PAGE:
The next paper, by DAN STONE (Royal Holloway, London) questioned the place of racial ideologues in the Third Reich’s ‘racial state’. For Stone, racial ideologues were at their most significant when they performed simple propagandistic tasks and not when they offered more ‘scientific’ justifications for racism. It is therefore possible, according to Stone, to distinguish between ‘race propaganda’ or ‘race mysticism’ on the one hand, and ‘race science’ on the other. The dominant race ideologues in the Third Reich were more race propagandists than race scientists (and so it is important not to overstate the significance of the latter in the Nazi decision-making apparatus). This distinction becomes clearer when we consider Nazi anti-Semitism for it evolved, Stone argued, more from mystical notions and political considerations than from eugenic or anthropological research.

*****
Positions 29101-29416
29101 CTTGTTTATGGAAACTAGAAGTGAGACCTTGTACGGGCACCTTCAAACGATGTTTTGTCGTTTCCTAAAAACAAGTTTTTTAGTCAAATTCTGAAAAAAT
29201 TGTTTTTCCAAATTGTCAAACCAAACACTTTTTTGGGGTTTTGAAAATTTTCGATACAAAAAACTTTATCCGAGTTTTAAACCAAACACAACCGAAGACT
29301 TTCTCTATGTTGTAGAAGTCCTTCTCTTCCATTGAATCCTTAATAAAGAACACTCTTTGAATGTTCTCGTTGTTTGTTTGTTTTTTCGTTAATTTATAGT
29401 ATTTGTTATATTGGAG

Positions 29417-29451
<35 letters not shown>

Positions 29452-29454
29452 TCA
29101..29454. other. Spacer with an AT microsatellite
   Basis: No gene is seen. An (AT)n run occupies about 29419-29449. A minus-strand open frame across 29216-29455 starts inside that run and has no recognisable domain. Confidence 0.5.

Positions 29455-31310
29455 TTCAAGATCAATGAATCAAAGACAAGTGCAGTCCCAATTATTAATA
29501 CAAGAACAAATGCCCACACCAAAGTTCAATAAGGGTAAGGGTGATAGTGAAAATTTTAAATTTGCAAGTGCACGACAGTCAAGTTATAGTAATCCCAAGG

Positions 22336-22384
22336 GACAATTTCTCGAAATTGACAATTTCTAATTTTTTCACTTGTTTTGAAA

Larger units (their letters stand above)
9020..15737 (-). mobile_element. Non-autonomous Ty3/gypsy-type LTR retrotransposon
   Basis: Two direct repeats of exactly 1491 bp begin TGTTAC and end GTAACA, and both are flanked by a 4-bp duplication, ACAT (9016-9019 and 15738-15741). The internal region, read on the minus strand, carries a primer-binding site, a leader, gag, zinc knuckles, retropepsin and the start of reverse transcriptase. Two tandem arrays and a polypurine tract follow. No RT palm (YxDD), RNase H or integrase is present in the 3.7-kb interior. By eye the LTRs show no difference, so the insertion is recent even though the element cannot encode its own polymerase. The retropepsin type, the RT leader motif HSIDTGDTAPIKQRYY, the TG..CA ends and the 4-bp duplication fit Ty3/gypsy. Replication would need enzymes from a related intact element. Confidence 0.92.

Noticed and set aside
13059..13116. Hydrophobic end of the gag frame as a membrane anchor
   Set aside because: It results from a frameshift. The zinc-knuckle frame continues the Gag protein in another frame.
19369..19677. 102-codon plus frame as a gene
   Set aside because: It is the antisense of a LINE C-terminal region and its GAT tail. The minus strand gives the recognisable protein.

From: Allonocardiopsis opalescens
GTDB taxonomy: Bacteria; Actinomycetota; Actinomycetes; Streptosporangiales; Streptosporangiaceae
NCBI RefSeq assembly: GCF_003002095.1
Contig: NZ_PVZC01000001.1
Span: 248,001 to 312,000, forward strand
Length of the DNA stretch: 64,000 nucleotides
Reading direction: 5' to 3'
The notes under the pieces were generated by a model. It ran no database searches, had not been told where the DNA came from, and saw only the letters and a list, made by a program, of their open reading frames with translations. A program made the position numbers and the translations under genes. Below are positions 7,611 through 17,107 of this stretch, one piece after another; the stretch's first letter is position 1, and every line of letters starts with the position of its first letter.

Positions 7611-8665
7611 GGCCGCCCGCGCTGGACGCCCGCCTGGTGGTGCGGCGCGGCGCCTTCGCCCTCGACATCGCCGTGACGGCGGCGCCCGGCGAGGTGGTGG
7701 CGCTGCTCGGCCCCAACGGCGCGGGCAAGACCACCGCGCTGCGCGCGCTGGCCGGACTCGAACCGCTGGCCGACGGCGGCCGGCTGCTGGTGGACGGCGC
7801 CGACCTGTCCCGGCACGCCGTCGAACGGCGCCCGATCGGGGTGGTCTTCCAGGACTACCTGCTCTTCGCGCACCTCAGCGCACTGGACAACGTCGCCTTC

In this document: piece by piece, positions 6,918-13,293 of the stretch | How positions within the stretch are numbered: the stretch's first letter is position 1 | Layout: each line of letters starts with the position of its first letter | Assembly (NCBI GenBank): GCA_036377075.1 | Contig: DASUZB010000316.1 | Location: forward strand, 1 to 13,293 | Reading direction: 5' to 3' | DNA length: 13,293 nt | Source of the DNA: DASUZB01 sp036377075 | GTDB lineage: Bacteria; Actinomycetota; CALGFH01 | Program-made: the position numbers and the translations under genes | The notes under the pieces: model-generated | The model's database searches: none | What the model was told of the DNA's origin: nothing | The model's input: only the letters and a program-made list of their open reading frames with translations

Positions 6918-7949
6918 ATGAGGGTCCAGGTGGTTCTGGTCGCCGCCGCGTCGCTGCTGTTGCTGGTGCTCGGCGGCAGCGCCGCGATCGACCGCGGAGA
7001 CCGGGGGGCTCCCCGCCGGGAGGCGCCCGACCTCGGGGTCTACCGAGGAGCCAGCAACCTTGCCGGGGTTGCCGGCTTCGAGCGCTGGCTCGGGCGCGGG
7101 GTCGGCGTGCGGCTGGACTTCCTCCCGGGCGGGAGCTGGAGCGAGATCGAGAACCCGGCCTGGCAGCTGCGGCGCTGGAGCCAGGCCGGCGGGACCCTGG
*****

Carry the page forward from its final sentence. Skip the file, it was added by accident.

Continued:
The first panel concluded with a paper from a recent graduate of Cambridge University, NATHAN KUNKELER, who spoke on the evolution of inter-war Swedish fascism. Sweden’s fascists proclaimed themselves proudly as ‘Fascists’ (following the Italian model) at first but they soon became, as ideas of Nordic supremacy gained traction, critical of Italian Fascism’s ostensible lack of race theory. The Italian model was then largely jettisoned in favour of National Socialism. Drawing on an indigenous tradition of racism, Swedish fascists increasingly explained their fascism as an ideology not connected to any nation in particular, but to the Nordic race (which transcended national boundaries). This expression of fascist self-identity coincided with Nazi Germany’s controversial international politics, which then forced Swedish fascists to abandon National Socialism altogether, leaving an anonymous transnational racism in its place. Kunkler’s paper underscored fascism’s capacity for revision whilst also raising awkward questions about fascism’s relationship to ultra-nationalism.